Niger’s new military government has rebuffed latest talks offer by Western-backed African Union (AU) and ECOWAS (Economic Community of West African States) following the expiration of their initial military action threat against the nation as the US military insists on keeping its forces in Niger amid fear of a potential intervention.
The AU on Tuesday planned to dispatch a joint mission to Niger, along with representatives of the United Nations and ECOWAS aimed at restoring the country’s ousted West-sponsored President Mohamed Bazoum, but the nation’s new leader denied permission for the visit and closed Niger’s airspace resisting US-led pressure to negotiate “reversing” the coup.
Leaders of ECOWAS and AU, meanwhile, are reportedly preparing for a summit on Thursday to discuss the “possibility of military intervention” with Niger’s coup leaders, who defied a Sunday deadline to reinstate overthrown Bazoum – a staunch Western ally – or face military action, AFP and other major Western news agencies reported Tuesday.
However, the bloc – led by Nigeria’s President Bola Tinubu – has been cited as emphasizing that diplomacy remains the “best way forward” to resolve the Niger crisis despite its earlier threat of military action against Niamey.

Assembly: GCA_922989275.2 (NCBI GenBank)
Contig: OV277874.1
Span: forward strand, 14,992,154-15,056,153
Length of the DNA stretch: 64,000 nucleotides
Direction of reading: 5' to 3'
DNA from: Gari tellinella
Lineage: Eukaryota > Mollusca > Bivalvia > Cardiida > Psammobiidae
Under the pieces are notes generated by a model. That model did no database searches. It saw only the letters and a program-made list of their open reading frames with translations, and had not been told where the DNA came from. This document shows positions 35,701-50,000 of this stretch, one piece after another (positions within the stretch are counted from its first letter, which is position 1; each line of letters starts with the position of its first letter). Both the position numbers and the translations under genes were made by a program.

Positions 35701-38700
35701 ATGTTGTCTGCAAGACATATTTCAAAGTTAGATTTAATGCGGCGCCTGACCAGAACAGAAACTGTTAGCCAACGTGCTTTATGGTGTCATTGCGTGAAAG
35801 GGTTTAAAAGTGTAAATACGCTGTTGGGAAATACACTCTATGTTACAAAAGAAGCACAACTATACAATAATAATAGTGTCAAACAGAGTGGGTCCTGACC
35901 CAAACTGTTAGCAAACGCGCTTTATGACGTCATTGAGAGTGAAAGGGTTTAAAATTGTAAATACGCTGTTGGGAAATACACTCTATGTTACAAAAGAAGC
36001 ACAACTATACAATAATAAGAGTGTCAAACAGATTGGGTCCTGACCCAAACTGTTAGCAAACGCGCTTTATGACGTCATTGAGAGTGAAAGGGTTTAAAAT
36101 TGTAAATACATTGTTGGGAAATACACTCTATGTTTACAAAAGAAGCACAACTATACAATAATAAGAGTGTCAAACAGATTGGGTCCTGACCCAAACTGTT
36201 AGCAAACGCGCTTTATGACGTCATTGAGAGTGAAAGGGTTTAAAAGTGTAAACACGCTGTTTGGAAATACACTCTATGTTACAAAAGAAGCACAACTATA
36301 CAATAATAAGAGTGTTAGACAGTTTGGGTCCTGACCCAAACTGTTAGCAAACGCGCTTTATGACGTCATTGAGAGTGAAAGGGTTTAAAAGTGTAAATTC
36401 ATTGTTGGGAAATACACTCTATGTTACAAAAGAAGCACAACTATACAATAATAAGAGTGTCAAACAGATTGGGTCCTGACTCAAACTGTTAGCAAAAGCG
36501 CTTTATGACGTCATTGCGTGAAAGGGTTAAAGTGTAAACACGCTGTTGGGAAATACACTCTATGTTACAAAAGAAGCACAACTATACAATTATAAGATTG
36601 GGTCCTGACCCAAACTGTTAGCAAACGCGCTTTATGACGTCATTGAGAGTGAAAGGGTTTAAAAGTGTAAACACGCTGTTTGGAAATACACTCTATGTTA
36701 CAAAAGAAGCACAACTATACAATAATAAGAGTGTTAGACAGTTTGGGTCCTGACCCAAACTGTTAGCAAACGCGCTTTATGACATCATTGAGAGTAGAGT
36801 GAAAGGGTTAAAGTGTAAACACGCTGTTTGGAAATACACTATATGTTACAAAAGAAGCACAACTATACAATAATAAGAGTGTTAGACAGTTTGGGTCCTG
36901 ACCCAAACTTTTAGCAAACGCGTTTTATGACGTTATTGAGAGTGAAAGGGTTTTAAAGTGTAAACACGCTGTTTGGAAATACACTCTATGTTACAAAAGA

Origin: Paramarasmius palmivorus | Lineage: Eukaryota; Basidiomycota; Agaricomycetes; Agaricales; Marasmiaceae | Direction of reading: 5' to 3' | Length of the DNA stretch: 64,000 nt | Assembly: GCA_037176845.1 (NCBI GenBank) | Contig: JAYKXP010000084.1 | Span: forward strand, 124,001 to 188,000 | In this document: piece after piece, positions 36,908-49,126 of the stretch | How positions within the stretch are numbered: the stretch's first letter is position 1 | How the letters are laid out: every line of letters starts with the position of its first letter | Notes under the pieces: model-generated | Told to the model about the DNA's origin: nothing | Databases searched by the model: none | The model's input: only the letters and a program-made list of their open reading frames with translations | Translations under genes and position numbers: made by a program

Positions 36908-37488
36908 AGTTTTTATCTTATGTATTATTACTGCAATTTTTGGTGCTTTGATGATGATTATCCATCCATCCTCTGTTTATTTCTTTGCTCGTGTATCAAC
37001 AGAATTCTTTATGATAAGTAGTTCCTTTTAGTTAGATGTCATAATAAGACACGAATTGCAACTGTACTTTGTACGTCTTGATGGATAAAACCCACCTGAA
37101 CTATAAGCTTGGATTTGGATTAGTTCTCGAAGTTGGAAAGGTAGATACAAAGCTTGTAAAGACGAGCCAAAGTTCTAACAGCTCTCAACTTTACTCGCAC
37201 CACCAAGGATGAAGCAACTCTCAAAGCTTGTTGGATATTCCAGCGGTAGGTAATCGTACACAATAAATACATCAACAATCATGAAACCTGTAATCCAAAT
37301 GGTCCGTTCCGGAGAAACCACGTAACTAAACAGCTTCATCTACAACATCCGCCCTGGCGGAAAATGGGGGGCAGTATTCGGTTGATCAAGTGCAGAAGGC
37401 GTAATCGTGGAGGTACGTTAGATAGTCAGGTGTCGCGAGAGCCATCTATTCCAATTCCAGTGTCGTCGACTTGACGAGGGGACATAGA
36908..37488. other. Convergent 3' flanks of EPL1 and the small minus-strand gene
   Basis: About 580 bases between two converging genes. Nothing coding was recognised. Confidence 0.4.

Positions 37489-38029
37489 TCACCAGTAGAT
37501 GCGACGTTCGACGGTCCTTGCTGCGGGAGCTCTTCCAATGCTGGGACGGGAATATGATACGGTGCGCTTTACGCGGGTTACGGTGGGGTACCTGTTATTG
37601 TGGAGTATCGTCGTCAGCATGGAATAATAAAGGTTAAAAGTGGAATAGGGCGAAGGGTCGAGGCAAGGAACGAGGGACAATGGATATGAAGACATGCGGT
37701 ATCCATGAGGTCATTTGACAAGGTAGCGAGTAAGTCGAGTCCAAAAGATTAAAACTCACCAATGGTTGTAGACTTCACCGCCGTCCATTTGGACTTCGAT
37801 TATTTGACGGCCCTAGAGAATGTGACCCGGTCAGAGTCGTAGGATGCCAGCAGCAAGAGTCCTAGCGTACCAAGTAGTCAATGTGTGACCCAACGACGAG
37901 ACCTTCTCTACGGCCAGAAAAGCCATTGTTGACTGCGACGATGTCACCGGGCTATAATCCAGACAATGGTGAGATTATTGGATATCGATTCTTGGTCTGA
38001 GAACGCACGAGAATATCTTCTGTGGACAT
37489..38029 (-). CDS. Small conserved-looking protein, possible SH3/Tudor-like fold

ECOWAS had given officers who seized power in Niamey on July 26 a seven-day ultimatum to reinstate Bazoum or face the potential use of force, but the coup leaders defied the warning.
Tinubu and other West African leaders “would prefer a resolution that was obtained through diplomatic means, through peaceful means, rather than any other,” his spokesman Chief Ajuri Ngelale declared as quoted in an Al Jazeera report.
“That will be a position that is maintained going forward, pending any other resolution that may or may not result from the ECOWAS extraordinary summit holding on Thursday,” Ngelale further noted.
The Nigerian president “has been unequivocal in his position that diplomacy is the best way forward,” he added, and “is representing the consensus position of the ECOWAS heads of state.”
The Nigerian presidential spokesman, however, underlined that “military intervention has not, and will not be taken off of the table.”
This is while Niger’s new military leaders have already snubbed meetings with a top US diplomat that secretly visited the nation this week as well as another ECOWAS delegation that also attempted to negotiate with them.